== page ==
While tenor Terrence Chin-Loy loves Mozart and Verdi, he’s hoping for a career that includes new music and plenty of it. “I’m excited by all the new works,” he says. “I want to be part of that. The music that drew me into opera was the standard repertoire, especially French. But I want to do new works too.”
Saying yes then to participating in the world premiere of Daniel Bernard Roumain’s Twin Stars: Diamond Variations for Dae’Anna, was an easy decision. Festival Director Melvin Chen initially met Chin-Loy when he was participating in a voice program at Hotchkiss School in Lakeville. Chen also saw Chin-Loy when he was a music student at Yale University. “When he reached out to me and asked if I was interested, the answer was very much so,” Chin-Loy says. “I have always respected Melvin and the festival but also the composer. Daniel is one of the preeminent up-and-coming composers of the modern age and I’m excited to perform a work by him.”
The world premiere of Twin Stars: Diamond Variations for Dae’Anna will be performed July 9 and live-streamed from the Festival’s Music Shed.
Beyond this premiere, Chin-Loy is excited generally about the ways in which music can help expand our cultural conversations. “One of the goals of the arts is to bring attention to contemporary issues,” he says. “You have operas and concert pieces that show things as they are. You might have a piece about what happened in Ferguson but one of arts’ responsibilities and one of the cool things about it is you can imagine better worlds.
“I’m interested in the music that will come after this moment right now,” he adds, “to have librettists and composers put forth other work that imagines better futures. Worlds where the focus is not on pain and the pain associated with racism but as we continue down this path of more inclusion that we can see worlds that give people positive ideas about diverse backgrounds. I think that will be the next step. I think it’s one of the ways classical music and opera can help the world move forward.”
After Chin-Loy finishes at Norfolk, he returns to the Metropolitan Opera for a fall performance of Terence Blanchard’s Fire Shut Up in My Bones, the first work by a Black composer to be presented at the hall. “I’m excited about all of the new music being commissioned by black composers like Daniel Romaine,” he says. “It’s great to see the uplifting and the giving of a platform to Black composers.”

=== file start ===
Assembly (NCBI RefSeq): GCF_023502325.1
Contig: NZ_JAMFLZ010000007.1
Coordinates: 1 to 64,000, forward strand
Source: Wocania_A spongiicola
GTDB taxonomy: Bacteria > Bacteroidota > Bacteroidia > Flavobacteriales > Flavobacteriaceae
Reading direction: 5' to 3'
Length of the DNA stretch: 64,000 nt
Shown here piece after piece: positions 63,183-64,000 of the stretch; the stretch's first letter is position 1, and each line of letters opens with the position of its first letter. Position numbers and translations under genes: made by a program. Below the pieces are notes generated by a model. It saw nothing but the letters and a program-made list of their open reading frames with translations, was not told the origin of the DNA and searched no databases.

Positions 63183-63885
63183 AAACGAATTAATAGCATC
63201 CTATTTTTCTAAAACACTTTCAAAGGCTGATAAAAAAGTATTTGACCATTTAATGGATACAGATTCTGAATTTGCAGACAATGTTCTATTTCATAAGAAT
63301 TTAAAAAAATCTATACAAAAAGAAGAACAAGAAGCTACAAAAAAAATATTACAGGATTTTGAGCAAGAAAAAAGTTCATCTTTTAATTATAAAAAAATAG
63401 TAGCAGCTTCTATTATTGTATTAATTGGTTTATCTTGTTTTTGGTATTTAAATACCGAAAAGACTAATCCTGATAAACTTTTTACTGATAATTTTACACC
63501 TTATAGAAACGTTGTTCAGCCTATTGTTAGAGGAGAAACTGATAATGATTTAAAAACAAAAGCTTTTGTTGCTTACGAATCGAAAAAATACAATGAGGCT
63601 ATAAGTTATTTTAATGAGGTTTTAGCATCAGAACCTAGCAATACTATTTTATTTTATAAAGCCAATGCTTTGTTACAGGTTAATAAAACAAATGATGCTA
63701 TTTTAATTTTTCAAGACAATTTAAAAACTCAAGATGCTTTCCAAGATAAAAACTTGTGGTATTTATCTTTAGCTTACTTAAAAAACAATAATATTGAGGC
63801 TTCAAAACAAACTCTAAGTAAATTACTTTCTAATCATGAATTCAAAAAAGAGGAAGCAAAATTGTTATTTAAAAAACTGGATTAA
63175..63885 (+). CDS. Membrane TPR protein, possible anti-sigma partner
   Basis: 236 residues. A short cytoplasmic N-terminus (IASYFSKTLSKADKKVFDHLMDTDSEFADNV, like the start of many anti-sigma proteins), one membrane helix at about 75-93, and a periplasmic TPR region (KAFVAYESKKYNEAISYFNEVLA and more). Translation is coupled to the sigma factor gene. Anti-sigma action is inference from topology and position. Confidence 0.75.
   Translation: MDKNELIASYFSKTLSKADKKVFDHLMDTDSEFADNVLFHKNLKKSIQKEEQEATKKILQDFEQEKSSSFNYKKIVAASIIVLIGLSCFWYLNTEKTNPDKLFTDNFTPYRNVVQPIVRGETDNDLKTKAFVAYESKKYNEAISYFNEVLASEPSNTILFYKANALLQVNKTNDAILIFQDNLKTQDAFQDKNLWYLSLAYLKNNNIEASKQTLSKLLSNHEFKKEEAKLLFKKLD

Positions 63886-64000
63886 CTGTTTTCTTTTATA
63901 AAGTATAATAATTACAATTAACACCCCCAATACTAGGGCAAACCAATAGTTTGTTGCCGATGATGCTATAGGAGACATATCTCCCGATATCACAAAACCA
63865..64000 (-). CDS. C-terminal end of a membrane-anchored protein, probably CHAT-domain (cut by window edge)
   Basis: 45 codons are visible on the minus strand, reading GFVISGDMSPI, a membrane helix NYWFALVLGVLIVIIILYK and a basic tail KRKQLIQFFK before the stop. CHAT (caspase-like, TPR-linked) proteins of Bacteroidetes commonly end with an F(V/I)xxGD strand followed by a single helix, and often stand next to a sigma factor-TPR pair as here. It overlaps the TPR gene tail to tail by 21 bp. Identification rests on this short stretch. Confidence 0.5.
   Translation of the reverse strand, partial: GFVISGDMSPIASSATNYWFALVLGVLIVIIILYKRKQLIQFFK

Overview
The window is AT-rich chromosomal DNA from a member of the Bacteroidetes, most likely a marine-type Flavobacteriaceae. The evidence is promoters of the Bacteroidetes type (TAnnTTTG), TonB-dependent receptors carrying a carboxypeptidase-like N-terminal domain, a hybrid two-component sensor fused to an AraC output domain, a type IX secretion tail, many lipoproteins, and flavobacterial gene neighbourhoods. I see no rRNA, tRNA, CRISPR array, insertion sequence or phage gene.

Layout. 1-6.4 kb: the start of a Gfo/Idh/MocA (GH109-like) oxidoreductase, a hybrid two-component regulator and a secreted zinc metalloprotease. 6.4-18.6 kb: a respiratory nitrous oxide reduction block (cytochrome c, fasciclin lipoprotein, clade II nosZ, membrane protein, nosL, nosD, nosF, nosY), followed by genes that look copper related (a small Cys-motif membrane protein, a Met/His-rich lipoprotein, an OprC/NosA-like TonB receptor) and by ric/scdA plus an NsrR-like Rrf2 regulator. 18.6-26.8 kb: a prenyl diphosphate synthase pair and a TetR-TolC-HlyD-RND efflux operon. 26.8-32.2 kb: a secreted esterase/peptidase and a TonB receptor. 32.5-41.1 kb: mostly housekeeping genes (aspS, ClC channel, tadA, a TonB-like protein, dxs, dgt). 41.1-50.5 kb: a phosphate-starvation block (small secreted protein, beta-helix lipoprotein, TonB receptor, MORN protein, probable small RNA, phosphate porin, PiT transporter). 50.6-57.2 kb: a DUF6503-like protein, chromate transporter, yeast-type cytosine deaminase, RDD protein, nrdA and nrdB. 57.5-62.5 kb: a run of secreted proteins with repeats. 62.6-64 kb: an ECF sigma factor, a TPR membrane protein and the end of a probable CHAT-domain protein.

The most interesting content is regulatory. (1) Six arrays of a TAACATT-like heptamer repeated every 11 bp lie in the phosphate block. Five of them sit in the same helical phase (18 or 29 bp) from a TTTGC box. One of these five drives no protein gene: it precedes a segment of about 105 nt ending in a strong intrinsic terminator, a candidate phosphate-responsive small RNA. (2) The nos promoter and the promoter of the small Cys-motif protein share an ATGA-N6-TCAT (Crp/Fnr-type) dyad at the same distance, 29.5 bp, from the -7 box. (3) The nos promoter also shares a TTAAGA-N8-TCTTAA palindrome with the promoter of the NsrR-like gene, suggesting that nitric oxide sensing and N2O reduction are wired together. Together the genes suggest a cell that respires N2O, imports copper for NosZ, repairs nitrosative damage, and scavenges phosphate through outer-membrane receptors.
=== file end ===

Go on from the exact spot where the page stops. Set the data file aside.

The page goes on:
A first-generation Jamaican-American, Chin-Loy grew up in Florida where he sang in the Singing Sons Boy Choir. The director had connections in the Northeast, which brought him to the Hotchkiss program. “It was one of the best summer experiences of my high school life,” he says, noting he also met Simon Carrington that summer, who leads Norfolk’s Chamber Choir and Choral Conducting Workshop. “It was great to be exposed to a broader view of classical music.”
He credits his mom’s love of singing in their church with getting him started. “From when I was very young, she was singing so I started singing in the church. I just loved it,” he says. Joining the boy choir introduced him to opera, which in turn brought him to a role in a Florida Grand Opera production of The Magic Flute. “It was the first time I heard people singing in that way,” he says. “I thought it was so cool and dived into it.
Since then Chin-Loy has been a resident artist with Pittsburgh Opera and at Opera Theatre of St. Louis. He holds degrees from Mannes College and Yale University, and has a performer diploma from Indiana University.
Terrence Chin-Loy will be joined by soprano Brandie Sutton, pianist Melvin Chen and the Abeo Quartet in the premier performance of Daniel Bernard Roumain's Twin Stars: Diamond Variations for Dae’Anna at the Norfolk Festival on Friday, July 9 at 7:30 p.m. The concert will be live-streamed on the Festival website and Facebook page. After the premiere it may also be viewed on the Festival’s YouTube channel.
Daniel Bernard Roumain's Twin Stars: Diamond Variations for Dae’Anna is part of the Festival's Musical Bridges project made possible through the generous support of the Desai Family Foundation.